Dr. Riemann's Zeros

Karl Sabbagh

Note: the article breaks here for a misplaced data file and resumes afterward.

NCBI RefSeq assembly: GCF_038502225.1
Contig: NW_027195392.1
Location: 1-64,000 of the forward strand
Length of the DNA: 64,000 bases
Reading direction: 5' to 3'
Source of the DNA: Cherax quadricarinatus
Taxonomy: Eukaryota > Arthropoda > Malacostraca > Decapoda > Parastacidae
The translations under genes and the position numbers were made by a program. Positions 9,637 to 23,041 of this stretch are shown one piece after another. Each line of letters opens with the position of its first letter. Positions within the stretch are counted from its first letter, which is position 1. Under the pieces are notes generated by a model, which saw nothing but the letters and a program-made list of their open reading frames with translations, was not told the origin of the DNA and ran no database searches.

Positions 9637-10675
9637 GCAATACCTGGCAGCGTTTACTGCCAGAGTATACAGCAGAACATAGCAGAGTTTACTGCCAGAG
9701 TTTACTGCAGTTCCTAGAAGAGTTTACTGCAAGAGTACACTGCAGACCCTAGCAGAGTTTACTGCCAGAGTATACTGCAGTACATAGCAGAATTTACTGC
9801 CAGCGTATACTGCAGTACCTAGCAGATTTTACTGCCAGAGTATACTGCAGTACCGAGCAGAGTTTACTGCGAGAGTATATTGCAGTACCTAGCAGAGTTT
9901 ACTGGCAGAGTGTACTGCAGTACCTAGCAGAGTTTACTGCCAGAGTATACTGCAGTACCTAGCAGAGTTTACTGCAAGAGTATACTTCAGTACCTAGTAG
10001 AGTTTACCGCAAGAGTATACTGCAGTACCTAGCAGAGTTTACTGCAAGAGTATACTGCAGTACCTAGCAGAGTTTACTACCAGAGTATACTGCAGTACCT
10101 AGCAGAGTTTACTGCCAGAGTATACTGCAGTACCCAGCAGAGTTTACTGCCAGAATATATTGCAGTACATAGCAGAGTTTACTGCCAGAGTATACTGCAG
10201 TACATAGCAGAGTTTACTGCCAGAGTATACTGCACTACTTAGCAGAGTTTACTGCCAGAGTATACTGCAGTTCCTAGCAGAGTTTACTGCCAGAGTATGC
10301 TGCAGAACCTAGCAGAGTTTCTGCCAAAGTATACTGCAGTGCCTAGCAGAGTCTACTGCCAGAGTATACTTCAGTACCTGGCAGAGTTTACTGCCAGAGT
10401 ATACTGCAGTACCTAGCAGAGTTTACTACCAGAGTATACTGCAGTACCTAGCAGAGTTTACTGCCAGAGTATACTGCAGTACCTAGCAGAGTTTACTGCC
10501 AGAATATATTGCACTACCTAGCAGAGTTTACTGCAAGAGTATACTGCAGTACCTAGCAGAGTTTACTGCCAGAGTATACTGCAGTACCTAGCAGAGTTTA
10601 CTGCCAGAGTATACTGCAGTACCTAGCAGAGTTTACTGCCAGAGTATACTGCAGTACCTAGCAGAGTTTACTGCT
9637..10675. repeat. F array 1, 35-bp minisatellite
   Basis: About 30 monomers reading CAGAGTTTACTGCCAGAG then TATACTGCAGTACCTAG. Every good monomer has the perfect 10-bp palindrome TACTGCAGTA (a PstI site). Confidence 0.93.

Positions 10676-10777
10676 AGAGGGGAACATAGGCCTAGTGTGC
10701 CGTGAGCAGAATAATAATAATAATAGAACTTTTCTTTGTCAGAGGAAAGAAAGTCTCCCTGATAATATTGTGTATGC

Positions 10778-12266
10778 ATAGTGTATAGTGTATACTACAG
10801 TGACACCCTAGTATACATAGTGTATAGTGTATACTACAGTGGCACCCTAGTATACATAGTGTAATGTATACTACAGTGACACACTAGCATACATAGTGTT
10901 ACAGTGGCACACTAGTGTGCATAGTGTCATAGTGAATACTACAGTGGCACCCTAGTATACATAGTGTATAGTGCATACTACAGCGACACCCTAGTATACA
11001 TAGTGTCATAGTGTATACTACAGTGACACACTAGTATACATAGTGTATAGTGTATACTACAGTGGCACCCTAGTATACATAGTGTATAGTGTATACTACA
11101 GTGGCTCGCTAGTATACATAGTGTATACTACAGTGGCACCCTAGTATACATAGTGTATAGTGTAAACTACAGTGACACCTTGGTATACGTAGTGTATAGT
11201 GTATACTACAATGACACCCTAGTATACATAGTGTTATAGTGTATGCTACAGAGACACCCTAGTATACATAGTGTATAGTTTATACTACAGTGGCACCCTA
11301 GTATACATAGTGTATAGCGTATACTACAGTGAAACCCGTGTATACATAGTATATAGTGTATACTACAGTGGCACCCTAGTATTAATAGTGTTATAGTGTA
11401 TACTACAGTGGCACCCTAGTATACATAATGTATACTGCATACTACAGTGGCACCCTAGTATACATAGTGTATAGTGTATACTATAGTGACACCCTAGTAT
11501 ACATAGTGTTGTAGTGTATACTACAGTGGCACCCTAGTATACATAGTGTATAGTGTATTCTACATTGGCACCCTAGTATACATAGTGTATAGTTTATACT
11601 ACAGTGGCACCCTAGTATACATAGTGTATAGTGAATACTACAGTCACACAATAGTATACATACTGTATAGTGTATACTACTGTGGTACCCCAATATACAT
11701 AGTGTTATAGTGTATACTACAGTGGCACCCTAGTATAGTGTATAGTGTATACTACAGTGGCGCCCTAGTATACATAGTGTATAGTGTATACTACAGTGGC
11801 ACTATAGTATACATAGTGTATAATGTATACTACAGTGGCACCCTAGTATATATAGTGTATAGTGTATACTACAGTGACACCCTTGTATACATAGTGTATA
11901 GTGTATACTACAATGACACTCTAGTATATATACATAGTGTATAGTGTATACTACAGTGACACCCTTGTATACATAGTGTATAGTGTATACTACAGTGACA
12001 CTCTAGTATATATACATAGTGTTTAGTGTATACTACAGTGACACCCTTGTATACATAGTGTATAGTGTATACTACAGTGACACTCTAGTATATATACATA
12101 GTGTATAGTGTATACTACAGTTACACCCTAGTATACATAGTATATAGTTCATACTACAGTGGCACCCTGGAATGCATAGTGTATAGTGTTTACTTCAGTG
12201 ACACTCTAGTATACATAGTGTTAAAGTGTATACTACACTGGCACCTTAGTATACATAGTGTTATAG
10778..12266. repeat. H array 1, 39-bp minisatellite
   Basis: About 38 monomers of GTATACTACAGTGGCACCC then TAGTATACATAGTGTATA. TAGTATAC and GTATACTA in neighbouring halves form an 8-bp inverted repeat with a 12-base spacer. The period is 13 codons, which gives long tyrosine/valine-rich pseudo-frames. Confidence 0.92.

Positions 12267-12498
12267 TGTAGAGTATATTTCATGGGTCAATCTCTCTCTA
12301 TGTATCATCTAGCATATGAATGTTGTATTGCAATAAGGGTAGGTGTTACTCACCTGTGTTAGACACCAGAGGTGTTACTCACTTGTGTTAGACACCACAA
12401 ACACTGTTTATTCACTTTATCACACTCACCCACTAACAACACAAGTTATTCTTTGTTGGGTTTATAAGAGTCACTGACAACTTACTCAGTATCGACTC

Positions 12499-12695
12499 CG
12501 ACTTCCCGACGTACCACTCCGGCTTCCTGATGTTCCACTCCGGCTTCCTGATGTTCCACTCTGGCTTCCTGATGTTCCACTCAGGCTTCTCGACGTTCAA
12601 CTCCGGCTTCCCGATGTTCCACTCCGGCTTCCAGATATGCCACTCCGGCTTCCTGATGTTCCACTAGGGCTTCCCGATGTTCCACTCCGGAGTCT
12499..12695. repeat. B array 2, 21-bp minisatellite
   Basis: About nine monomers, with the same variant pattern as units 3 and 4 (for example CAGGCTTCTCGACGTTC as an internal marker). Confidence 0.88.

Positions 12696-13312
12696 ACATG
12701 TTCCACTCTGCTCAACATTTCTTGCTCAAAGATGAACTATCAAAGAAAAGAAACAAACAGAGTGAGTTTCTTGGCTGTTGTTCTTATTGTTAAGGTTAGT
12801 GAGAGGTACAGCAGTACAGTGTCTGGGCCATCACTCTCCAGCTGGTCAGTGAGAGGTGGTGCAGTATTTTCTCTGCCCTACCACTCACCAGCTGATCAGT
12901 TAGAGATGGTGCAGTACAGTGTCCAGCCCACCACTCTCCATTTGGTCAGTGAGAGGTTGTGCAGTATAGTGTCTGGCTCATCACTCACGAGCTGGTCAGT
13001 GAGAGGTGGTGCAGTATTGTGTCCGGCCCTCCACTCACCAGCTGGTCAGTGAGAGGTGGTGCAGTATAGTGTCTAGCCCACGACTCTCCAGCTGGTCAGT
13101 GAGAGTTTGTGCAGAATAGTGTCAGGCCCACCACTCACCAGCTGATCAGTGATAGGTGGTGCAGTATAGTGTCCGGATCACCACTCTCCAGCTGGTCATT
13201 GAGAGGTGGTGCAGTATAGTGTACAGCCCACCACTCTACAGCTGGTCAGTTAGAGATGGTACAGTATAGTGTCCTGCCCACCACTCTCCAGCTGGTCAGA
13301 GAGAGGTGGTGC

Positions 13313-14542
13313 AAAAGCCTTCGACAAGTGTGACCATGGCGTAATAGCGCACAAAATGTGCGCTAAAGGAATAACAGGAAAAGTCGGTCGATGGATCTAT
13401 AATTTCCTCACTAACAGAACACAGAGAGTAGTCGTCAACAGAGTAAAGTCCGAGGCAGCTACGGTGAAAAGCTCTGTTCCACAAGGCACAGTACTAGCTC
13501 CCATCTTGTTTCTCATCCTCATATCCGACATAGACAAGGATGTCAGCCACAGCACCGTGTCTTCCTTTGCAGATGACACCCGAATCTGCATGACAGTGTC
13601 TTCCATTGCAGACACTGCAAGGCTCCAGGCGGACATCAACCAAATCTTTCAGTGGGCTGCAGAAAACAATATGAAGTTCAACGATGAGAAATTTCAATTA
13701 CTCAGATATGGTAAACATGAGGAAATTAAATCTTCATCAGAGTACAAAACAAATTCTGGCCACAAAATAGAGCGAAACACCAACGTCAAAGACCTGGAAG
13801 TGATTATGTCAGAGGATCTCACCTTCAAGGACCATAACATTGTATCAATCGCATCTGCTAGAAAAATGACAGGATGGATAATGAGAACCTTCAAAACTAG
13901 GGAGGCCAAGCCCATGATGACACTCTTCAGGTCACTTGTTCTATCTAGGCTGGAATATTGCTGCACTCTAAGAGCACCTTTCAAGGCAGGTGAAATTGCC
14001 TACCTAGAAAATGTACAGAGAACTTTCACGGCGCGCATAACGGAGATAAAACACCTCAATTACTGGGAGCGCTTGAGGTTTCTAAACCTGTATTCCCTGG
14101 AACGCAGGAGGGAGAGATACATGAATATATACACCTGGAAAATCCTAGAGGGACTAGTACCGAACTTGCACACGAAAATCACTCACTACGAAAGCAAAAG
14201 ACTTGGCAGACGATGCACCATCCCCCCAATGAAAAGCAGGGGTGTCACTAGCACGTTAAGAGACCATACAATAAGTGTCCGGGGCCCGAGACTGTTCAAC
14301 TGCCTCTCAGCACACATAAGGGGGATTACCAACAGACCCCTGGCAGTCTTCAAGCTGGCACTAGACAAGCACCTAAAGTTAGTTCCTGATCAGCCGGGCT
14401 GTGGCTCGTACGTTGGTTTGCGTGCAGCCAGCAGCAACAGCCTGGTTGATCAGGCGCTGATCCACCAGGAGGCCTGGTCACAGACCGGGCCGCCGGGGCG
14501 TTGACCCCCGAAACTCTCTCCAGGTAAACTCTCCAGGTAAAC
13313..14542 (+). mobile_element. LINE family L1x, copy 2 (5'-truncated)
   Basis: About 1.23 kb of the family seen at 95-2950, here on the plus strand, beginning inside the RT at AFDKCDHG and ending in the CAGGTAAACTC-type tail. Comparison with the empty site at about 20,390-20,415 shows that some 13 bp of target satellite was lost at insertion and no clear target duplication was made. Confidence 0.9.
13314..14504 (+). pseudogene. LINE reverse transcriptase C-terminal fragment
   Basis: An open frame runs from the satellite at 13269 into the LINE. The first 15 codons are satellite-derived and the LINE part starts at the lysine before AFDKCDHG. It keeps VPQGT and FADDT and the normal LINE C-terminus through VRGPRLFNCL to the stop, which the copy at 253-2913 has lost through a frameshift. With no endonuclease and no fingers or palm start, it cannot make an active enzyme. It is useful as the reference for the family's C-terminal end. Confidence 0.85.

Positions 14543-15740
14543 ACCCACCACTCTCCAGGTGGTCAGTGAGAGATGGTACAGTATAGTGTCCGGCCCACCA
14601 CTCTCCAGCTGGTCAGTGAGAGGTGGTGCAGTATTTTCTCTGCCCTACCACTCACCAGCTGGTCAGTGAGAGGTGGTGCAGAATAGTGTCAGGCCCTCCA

Karl Sabbagh points out in Dr Riemann's Zeros prime numbers reveal their true magic in combination. Every even number can be obtained by adding together two prime numbers. And all non-primes can be obtained by multiplying two smaller prime numbers. This is a book about mathematics, not about the sorts of calculations and formulae we learned (and promptly forgot) at school. It is about a sphere of endeavour whose "glorious achievements...are less accessible than those of almost any other aspect of human culture." So while, at one level, Sabbagh's book is about how we look for prime numbers, his other, rather mordant accomplishment, is to show how wrong we non-mathematicians are, when we try to imagine what 'real' maths looks like. Sabbagh's own mathematical gifts are just enough to give him glimpses of the subject's beauty. This beauty, he argues, is as real and vivid! as a phrase in music, or a curve in painting--but to perceive it requires a rare sort of imagination. A one-eyed man writing for a blind (non-mathematical) audience, Sabbagh's frustration enlivens his writing and adds tremendous poignancy to his difficult and worthwhile account. Part-biographical and part mathematical, Dr Riemann's Zeros describes a mathematical landscape whose navigation requires so many good ideas, it tests not just the ingenuity of the individual mathematician, but the soundness, communicativeness, and aggregated wisdom of a whole (largely invisible) culture. --Simon Ings


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